Kehinde Eniola, MD, MPH
It takes baby steps; do not be in haste to accomplish your goal. And when it seems your goal is unattainable, never give up.
This motto is what I lived by during my journey as an immigrant from Nigeria on my way to becoming a family medicine faculty member.
My baby step to success began back in 1997 while getting ready for college in Nigeria. I was enrolled in a predegree course in basic science with the intention of getting into college to study agricultural economics. However, as fate would have it, I completed my predegree course with excellent grades and I qualified to enroll in medical science.
In my first year, I quickly realized that it takes a devoted mind and a committed heart to be successful in the field of medicine. And on top of the rigors of medical school, I endured years of studying in the dark due to inadequate electricity supply and frequent school closure due to rioting and lecturer strikes. However, despite all the hardship, I was focused on one goal: becoming a medical doctor. In 2006, I graduated from medical school and shortly after I relocated to the United States.
One might wonder “why relocate to the United States after completing medical school?” Right after medical school, I applied to various medical institutions in Nigeria for a medical internship position. After multiple attempts to get into one of these institutions failed, I decided to relocate to the United States to further my medical education. Many questions crossed my mind: What if I do not pass the required licensing exam to further my medical career in the United States? What if I cannot afford to pay for the licensing exams? What if… What if… Some international medical graduates say that it is challenging to get into a residency program; others recommended going for a nursing program instead, to make ends meet while trying to get into a medical residency program. Despite my fear, I summoned courage and began the process of getting into a US residency program.
Edgar Figueroa, MD, MPH
I work as a solo-practice student health director at a target school (a medical school that lacks a department of family medicine). I’m located in a major metropolis and work at a very large academic/research medical center. Admittedly it feels a bit odd, then, to be invited to write a post on The Path We Took to leadership within academic family medicine, but STFM serves as my academic home, and being a part of this great organization has allowed me to find my people.
I won’t lie—I have a pretty good job providing direct care to a special patient population while managing to maintain work-life balance. There are drawbacks—my scope of practice has narrowed and I probably have forgotten a lot more than I realize; I’m not part of a department of family medicine and miss the rich exchanges that come from curbsiding a colleague or sitting in a faculty meeting; I don’t have residents on site to educate and learn from and medical school accreditation rules prohibit me from participating in the education of medical students at my institution. Lastly, the job can get pretty lonely. STFM has been invaluable in filling in the gaps.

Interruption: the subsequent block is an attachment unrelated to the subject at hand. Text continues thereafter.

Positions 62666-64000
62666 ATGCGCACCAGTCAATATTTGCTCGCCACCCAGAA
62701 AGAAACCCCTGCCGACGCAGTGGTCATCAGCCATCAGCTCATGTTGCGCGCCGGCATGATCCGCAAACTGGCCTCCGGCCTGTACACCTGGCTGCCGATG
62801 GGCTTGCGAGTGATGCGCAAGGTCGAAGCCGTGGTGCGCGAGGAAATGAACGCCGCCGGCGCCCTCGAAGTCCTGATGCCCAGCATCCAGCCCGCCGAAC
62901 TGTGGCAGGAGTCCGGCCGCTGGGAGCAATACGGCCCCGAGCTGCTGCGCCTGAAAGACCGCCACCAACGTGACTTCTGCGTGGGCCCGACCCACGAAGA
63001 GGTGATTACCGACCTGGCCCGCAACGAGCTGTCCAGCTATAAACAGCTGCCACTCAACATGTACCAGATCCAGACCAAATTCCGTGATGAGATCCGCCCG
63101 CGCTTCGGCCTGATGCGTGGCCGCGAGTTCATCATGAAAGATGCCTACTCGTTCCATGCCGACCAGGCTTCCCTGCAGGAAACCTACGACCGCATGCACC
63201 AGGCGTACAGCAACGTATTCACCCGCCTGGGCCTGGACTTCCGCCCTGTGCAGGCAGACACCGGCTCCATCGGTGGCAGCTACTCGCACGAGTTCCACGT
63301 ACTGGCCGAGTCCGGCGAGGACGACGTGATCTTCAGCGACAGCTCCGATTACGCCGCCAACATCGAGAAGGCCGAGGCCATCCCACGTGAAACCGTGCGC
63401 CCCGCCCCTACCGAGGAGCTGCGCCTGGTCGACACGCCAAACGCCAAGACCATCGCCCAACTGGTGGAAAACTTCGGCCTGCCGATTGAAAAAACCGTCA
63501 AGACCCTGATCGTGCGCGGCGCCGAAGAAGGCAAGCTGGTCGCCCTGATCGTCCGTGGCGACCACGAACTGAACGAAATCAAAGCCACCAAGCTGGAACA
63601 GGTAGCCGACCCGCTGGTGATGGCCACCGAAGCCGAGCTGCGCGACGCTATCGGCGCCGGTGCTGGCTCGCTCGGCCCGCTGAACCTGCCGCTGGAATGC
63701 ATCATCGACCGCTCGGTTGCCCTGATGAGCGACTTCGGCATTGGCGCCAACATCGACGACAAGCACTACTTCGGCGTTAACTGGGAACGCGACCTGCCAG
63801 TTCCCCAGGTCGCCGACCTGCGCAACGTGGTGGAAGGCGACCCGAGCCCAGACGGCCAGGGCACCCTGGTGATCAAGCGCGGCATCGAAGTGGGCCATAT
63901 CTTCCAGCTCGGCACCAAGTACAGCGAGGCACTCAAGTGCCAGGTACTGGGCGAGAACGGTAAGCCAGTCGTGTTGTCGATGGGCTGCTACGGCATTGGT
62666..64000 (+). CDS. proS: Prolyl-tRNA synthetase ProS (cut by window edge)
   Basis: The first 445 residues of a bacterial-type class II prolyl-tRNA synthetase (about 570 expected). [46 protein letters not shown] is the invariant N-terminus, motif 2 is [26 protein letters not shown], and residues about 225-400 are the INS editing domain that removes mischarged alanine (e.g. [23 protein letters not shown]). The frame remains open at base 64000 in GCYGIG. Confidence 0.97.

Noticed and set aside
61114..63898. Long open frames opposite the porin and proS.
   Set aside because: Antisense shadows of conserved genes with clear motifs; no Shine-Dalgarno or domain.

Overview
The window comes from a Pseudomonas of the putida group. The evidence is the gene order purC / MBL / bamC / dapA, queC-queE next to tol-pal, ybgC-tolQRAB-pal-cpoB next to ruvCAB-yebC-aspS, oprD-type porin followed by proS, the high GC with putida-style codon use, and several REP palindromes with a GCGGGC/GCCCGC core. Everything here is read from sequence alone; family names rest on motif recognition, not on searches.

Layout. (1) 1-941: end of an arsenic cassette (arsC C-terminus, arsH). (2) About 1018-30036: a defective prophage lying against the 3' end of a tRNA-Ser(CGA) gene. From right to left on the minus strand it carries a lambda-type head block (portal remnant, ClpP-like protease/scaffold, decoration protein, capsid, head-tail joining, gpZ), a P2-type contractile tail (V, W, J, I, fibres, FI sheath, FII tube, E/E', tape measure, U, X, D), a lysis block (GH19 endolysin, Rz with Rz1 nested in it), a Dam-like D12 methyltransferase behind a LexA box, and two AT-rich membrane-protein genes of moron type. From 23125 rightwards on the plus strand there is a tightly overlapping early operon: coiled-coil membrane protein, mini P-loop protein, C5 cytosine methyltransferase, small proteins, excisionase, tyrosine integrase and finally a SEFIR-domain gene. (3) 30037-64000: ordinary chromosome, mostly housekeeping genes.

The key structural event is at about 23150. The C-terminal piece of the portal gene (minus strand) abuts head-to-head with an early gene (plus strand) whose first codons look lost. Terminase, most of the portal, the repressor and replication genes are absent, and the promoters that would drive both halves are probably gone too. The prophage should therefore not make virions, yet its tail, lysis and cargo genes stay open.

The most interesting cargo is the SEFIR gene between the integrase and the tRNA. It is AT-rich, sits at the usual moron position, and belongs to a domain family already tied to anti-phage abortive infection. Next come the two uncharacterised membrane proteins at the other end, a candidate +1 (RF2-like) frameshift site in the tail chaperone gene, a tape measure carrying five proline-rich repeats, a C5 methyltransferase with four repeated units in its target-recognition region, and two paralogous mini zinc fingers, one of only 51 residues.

I was a member of STFM as a resident but never attended an Annual Spring Conference until the first year of my faculty development fellowship. At that meeting, I led one of my first academic presentations, but more importantly got to connect with the most black and Latinx physicians I’ve ever encountered anywhere outside of a National Hispanic Medical Association or Student National Medical Association meeting.
And these were all family medicine educators—mi gente (my people)! I was hooked and have attended every STFM Annual Spring Conference ever since 2004.
Renee Crichlow, MD
In the last couple of years, I have been a co-teacher in an undergraduate program part of whose mission is to increase underrepresented in medicine (URM) students in our medical school. There are many reasons I have chosen to do this and to fully understand, I thought it would be important to share a little bit of my student career history.
To begin, nothing in here is about bragging. It’s really about sharing a story that may be similar to what others have seen.
My high school was a very high performing public school: we had 13 National Merit Scholars in the year I graduated, and I was one of them. (Except at that time in 1985 my award was called National Merit Outstanding Negro Scholar. I’m not joking. That’s exactly what it was called in 1985.) I mention this because it’s an indication of the fact that I would have been considered a very high-capacity, high-potential performer for college.
For many reasons that I won’t go into, there was no family support for me either financially or socially to enter college. So I found a way to get to college by myself. Eventually, I decided to stay in the town that I grew up in and went to school at Oklahoma University.
In order to afford food and books, I had to work night shifts at Hardee’s, closing the restaurant quite late. I didn’t have a car so if my friend couldn’t pick me up I walked back to campus. I worked multiple nights each week and carried a full credit load. I would say my grades there were mediocre at best. By the end of the first semester, it was clear to me that I was very bored staying in the same town that I grew up in. I went to the large pile of brochures that I’d been sent after winning National Merit Outstanding Negro Scholar award and I chose to apply to Boston University because it had rolling admissions and would accept me based on my ACT and SAT scores alone as my GPA was not very impressive. I ended the year with about a 3.2.